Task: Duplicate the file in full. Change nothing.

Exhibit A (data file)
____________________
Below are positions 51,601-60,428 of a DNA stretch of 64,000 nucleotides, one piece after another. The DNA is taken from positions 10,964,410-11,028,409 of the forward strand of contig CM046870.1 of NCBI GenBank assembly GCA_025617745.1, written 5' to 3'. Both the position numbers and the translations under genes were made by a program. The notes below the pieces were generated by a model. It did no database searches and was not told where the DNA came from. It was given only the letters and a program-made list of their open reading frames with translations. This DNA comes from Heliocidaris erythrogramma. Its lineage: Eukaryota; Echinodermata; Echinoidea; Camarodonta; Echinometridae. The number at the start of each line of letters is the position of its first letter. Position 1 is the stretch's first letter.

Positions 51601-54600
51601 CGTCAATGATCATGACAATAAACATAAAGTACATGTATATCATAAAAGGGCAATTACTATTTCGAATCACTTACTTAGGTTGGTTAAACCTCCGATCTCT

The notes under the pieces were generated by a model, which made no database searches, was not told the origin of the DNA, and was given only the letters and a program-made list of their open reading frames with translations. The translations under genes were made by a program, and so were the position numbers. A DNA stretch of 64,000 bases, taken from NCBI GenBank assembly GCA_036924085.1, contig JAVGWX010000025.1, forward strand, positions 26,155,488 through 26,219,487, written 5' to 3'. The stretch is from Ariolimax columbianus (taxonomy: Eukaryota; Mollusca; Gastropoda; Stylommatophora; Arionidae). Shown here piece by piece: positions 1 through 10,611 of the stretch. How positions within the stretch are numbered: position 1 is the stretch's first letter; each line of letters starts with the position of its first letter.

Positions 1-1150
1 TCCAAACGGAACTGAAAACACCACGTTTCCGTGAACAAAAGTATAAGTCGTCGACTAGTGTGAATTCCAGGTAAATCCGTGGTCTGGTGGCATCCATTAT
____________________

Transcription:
Below are positions 51,601-60,428 of a DNA stretch of 64,000 nucleotides, one piece after another. The DNA is taken from positions 10,964,410-11,028,409 of the forward strand of contig CM046870.1 of NCBI GenBank assembly GCA_025617745.1, written 5' to 3'. Both the position numbers and the translations under genes were made by a program. The notes below the pieces were generated by a model. It did no database searches and was not told where the DNA came from. It was given only the letters and a program-made list of their open reading frames with translations. This DNA comes from Heliocidaris erythrogramma. Its lineage: Eukaryota; Echinodermata; Echinoidea; Camarodonta; Echinometridae. The number at the start of each line of letters is the position of its first letter. Position 1 is the stretch's first letter.

Positions 51601-54600
51601 CGTCAATGATCATGACAATAAACATAAAGTACATGTATATCATAAAAGGGCAATTACTATTTCGAATCACTTACTTAGGTTGGTTAAACCTCCGATCTCT

The notes under the pieces were generated by a model, which made no database searches, was not told the origin of the DNA, and was given only the letters and a program-made list of their open reading frames with translations. The translations under genes were made by a program, and so were the position numbers. A DNA stretch of 64,000 bases, taken from NCBI GenBank assembly GCA_036924085.1, contig JAVGWX010000025.1, forward strand, positions 26,155,488 through 26,219,487, written 5' to 3'. The stretch is from Ariolimax columbianus (taxonomy: Eukaryota; Mollusca; Gastropoda; Stylommatophora; Arionidae). Shown here piece by piece: positions 1 through 10,611 of the stretch. How positions within the stretch are numbered: position 1 is the stretch's first letter; each line of letters starts with the position of its first letter.

Positions 1-1150
1 TCCAAACGGAACTGAAAACACCACGTTTCCGTGAACAAAAGTATAAGTCGTCGACTAGTGTGAATTCCAGGTAAATCCGTGGTCTGGTGGCATCCATTAT